PAIN+ CPN

Shires A, Sharpe L, Davies JN, et al. The efficacy of mindfulness based interventions in acute pain: a systematic review and meta-analysis. Pain. 2020 Jun 18. doi: 10.1097/j.pain.0000000000001877. (Systematic review)
Abstract

Recent meta-analyses have shown MBIs to be effective for chronic pain, but no pooled estimates of the effect of MBIs on acute pain are available. This meta-analysis was conducted to fill that gap. A literature search was conducted in four databases. Articles were eligible if they reported on randomized controlled trials of MBIs for people with acute pain and included one of the following outcomes: pain severity, pain threshold, pain tolerance or pain-related distress. Two authors independently extracted the data, assessed risk of bias and provided GRADE ratings. Twenty-two studies were included. There was no evidence of an effect of MBIs on the primary outcome of pain severity in clinical (Hedge's g=0.52; [95%CI -0.241, 1.280]) or experimental settings (Hedge's g= 0.043; 95%CI [-0.161, 0.247]). There was a beneficial effect of MBIs on pain tolerance (Hedge's g=0.68; 95%CI [0.157, 1.282]) and pain threshold (Hedge's g=0.72; 95%CI [0.210, 1.154]) in experimental studies. There was no evidence of an effect of MBIs compared to control for pain-related distress in clinical (Hedge's g=0.159; 95%CI [-0.018, 0.419]) or experimental settings (Hedge's g=0.439; 95%CI [-0.164, 0.419]). GRADE assessment indicated that except for pain tolerance, the data were of low or very low quality. There is moderate evidence that MBIs are efficacious in increasing pain tolerance and weak evidence for pain threshold. However, there is an absence of good quality evidence for the efficacy of MBIs for reducing the pain severity or pain-related distress in either clinical or experimental settings.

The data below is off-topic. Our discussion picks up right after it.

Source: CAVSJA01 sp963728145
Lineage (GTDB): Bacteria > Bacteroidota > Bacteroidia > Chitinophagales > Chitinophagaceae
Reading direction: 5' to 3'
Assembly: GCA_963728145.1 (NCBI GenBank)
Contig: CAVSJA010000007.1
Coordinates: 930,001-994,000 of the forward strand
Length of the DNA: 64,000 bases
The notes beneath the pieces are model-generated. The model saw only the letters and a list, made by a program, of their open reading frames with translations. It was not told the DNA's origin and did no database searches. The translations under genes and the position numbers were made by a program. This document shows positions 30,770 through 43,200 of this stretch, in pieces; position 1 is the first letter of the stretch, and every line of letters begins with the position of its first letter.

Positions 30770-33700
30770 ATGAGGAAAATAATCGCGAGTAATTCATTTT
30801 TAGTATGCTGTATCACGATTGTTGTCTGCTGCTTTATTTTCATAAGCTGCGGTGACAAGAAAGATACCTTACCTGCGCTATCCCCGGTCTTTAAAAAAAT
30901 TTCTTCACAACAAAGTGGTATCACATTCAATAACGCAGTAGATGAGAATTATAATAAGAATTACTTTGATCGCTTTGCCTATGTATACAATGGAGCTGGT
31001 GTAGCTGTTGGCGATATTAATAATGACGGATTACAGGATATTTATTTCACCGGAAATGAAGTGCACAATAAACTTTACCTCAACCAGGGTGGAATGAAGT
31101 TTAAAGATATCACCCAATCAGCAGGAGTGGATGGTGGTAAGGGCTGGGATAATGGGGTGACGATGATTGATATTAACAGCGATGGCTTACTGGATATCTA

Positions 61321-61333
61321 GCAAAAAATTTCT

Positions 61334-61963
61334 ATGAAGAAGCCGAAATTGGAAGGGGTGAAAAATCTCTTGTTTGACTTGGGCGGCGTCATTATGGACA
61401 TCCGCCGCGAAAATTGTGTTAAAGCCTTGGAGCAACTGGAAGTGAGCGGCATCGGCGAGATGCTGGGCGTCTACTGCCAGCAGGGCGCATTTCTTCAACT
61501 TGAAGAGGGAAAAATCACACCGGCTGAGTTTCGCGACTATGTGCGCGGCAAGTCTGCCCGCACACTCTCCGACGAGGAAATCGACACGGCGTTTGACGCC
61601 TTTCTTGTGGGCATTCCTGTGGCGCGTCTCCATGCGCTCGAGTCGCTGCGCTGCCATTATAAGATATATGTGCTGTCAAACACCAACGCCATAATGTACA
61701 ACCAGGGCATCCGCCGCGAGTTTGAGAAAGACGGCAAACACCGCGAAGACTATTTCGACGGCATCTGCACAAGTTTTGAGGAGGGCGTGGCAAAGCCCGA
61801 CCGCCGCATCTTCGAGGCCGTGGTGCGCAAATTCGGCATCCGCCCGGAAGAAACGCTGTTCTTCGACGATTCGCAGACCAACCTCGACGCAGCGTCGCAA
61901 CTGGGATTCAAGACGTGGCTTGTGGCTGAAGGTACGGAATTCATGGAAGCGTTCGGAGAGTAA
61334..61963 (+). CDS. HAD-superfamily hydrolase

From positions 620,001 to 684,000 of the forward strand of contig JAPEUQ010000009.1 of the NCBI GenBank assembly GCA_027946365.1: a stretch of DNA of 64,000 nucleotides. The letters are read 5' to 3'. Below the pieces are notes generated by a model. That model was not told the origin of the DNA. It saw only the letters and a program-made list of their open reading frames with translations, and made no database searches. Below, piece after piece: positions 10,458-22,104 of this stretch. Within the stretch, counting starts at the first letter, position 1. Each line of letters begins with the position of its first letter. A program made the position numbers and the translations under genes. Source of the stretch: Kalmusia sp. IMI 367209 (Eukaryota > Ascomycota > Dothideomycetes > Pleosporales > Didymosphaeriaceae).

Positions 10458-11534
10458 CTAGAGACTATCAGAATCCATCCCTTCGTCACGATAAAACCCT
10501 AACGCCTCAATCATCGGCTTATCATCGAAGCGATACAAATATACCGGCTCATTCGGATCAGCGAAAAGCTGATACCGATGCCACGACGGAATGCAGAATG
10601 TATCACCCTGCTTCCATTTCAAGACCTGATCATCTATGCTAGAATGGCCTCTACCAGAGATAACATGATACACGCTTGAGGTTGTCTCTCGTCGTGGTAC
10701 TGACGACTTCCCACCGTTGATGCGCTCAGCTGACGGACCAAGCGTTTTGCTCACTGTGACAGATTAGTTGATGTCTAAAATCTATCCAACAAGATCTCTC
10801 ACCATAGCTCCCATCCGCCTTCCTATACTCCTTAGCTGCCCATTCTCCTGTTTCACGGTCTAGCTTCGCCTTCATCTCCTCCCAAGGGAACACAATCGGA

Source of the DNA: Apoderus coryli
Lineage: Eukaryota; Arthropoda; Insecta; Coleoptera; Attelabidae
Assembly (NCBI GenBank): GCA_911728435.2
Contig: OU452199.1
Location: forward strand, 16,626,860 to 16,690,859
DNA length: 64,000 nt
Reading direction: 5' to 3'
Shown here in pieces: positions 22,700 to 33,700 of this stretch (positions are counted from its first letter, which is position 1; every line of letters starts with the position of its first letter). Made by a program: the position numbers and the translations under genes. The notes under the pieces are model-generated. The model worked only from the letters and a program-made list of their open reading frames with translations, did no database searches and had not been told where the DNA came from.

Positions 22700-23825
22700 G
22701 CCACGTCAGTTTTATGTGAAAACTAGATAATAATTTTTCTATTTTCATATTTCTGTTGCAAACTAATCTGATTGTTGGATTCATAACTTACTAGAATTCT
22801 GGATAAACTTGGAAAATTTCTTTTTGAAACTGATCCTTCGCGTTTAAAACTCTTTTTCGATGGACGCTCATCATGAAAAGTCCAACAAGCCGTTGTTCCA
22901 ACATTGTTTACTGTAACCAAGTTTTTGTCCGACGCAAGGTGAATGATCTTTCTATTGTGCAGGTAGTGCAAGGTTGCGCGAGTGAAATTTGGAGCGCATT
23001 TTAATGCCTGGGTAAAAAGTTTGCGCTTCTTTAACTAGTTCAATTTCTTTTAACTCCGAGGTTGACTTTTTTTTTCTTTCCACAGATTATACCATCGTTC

Ratings
Discipline Area Score
Psychologist 6 / 7
Physician 5 / 7
Show me more articles about:
  Acute Pain
Comments from MORE raters

Physician rater

Interesting.

Physician rater

It's difficult to conduct adequately controlled trials of mindfulness interventions but, nonetheless, little impact seen in this review of acute pain effect.

Psychologist rater

It appears that further investigations are required to draw conclusions regarding effectiveness. As the authors state, it is likely that variation in the type of MBI, the dose, duration and intensity of practice, the type of participants, or methodological issues such as the nature of the control group might all contribute to these mixed results.
Comments from PAIN+ CPN subscribers

No subscriber has commented on this article yet.